November 6, 2013

MaineCare dentists say minor clerical errors draw massive fines

Some clinics face more than $200,000 in penalties under a new audit system that threatens to wipe out services for kids.

By Joe Lawlor jlawlor@pressherald.com
Staff Writer

(Continued from page 1)

click image to enlarge

Kristina Lake Harriman poses for a portrait at her 93 Main St. dental office in Waterville on Tuesday. Dentists are being fined exorbitant amounts by the state DHHS over computer glitches in MaineCare system. Some dentists say it's going to put them out of business. It has to do with a new contractor fining the dentists over billing problems.

Michael G. Seamans/Staff Photographer

Dowling said DHHS officials made conflicting statements, at a legislative hearing and then in a private meeting with dentists, about whether the samples were random.

HMS did not respond to requests for comment Tuesday.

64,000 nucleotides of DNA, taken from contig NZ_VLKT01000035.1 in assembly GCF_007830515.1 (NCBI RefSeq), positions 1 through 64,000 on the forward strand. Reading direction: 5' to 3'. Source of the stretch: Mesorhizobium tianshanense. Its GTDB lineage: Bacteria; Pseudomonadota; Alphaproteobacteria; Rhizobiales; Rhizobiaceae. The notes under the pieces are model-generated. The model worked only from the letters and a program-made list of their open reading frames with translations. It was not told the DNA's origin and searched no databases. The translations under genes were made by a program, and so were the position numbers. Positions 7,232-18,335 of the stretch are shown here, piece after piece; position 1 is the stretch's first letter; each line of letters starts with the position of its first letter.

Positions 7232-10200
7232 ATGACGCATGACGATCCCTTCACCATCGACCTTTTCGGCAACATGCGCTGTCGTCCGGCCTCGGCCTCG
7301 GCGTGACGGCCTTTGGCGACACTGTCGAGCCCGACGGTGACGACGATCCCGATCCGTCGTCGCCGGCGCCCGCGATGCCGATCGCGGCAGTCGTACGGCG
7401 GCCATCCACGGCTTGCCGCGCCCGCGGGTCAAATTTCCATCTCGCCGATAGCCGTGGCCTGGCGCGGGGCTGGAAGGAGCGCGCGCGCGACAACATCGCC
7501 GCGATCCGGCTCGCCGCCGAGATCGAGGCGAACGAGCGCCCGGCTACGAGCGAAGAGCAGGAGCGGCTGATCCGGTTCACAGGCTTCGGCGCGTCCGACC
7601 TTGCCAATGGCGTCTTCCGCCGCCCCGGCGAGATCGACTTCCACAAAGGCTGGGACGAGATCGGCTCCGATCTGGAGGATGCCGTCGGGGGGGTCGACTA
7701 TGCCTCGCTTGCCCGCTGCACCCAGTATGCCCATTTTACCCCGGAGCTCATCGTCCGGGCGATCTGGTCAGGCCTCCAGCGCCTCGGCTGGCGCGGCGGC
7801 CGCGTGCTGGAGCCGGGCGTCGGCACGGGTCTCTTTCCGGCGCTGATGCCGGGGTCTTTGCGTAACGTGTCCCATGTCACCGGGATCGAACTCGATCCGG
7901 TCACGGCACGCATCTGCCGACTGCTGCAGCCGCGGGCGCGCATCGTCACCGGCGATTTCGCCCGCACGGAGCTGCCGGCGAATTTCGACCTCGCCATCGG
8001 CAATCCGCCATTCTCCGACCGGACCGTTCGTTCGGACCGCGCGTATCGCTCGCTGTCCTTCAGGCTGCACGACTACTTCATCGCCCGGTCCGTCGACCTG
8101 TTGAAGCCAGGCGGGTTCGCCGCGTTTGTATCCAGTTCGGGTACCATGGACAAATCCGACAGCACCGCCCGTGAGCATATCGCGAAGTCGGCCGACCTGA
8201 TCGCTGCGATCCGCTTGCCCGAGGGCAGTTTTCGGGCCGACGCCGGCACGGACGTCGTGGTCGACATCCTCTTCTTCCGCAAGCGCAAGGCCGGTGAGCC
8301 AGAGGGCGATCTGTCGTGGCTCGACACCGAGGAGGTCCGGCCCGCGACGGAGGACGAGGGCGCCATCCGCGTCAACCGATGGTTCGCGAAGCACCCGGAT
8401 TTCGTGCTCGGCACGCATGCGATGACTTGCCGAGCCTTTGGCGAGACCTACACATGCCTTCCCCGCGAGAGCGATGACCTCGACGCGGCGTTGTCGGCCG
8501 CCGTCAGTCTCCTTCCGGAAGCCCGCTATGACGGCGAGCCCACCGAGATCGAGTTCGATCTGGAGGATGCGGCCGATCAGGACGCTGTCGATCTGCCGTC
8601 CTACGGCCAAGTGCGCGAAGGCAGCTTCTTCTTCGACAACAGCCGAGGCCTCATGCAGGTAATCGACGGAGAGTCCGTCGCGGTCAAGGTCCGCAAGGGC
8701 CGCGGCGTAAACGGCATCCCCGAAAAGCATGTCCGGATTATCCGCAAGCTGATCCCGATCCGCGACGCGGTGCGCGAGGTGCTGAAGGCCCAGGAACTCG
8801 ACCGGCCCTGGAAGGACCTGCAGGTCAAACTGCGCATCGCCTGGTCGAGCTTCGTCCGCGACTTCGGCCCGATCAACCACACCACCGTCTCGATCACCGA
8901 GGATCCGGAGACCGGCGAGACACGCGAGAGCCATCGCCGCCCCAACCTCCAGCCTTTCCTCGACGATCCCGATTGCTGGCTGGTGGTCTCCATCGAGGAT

Even the problems that have been discovered are coding errors that have nothing to do with Medicaid abuse, said Dowling and Harriman.

For example, if a patient sees one dentist but the bill goes out under the name of another dentist in the same practice, that is considered an error and the dentists are fined 20 percent of the cost of service, Dowling and Harriman said.

Harriman said most of her errors fell into that category, which is not fraud or overbilling but a computer glitch.

“Nobody got hurt by these errors,” said John Bastey, director of government affairs for the Maine Dental Association.

Bastey and a group of dentists, including Harriman and Dowling, met with state officials Tuesday. The dentists said they did not come away confident that the fines will be reduced.

The Legislature could pass laws outlawing contracts that give auditors financial incentives to find errors or forbidding the kind of extrapolation that leads to the giant fines, Farnsworth said, but that won’t help dentists who have already been fined and are in danger of losing their practices.

Dowling said the system is unfair to dentists who are forgoing higher pay to serve underprivileged children.

“Those who help the most are getting hurt the most,” he said.

Joe Lawlor can be contacted at 791-6376 or at:

jlawlor@pressherald.com

Twitter: @joelawlorph@joelawlorph

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